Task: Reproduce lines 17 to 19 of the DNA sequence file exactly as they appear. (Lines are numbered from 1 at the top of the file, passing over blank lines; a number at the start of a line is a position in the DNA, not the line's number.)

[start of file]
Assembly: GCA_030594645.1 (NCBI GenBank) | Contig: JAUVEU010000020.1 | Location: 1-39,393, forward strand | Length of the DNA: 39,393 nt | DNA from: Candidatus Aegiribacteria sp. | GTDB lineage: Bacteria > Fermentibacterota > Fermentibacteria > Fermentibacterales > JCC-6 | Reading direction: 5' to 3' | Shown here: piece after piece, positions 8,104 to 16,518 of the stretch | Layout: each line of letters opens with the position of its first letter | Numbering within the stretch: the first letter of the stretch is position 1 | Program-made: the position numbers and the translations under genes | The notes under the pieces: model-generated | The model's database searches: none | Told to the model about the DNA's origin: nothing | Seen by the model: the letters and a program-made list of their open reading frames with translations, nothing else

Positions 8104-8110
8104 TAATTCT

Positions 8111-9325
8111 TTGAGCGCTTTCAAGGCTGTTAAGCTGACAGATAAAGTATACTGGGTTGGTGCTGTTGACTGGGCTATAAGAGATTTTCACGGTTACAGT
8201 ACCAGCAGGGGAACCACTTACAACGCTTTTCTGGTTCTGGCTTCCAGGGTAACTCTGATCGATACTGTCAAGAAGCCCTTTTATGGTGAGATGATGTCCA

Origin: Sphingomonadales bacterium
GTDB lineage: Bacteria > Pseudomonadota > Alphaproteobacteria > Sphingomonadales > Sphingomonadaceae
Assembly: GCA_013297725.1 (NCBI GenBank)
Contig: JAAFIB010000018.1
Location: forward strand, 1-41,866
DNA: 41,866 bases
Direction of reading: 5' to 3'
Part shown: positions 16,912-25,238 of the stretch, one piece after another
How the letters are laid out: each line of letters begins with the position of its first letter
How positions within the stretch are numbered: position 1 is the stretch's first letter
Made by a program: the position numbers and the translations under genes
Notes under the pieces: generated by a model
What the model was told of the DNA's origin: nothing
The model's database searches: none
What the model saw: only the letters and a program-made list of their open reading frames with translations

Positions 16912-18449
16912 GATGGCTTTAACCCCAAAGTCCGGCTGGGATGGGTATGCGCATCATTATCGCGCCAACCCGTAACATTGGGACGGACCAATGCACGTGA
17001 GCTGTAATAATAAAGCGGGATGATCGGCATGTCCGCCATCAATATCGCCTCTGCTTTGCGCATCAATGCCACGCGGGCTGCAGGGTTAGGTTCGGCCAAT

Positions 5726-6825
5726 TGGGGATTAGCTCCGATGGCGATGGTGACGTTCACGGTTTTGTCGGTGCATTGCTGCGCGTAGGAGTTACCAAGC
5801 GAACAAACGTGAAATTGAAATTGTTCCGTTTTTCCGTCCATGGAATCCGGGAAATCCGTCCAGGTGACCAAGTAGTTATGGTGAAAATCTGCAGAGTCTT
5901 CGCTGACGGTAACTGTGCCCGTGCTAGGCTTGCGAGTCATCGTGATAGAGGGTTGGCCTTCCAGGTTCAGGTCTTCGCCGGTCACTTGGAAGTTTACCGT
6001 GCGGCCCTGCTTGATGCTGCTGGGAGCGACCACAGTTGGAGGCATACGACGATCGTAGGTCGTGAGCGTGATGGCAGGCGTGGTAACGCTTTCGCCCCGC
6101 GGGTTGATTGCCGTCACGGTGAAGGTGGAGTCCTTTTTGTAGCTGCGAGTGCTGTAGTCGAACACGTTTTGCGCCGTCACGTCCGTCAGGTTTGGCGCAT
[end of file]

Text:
Made by a program: the position numbers and the translations under genes
Notes under the pieces: generated by a model
What the model was told of the DNA's origin: nothing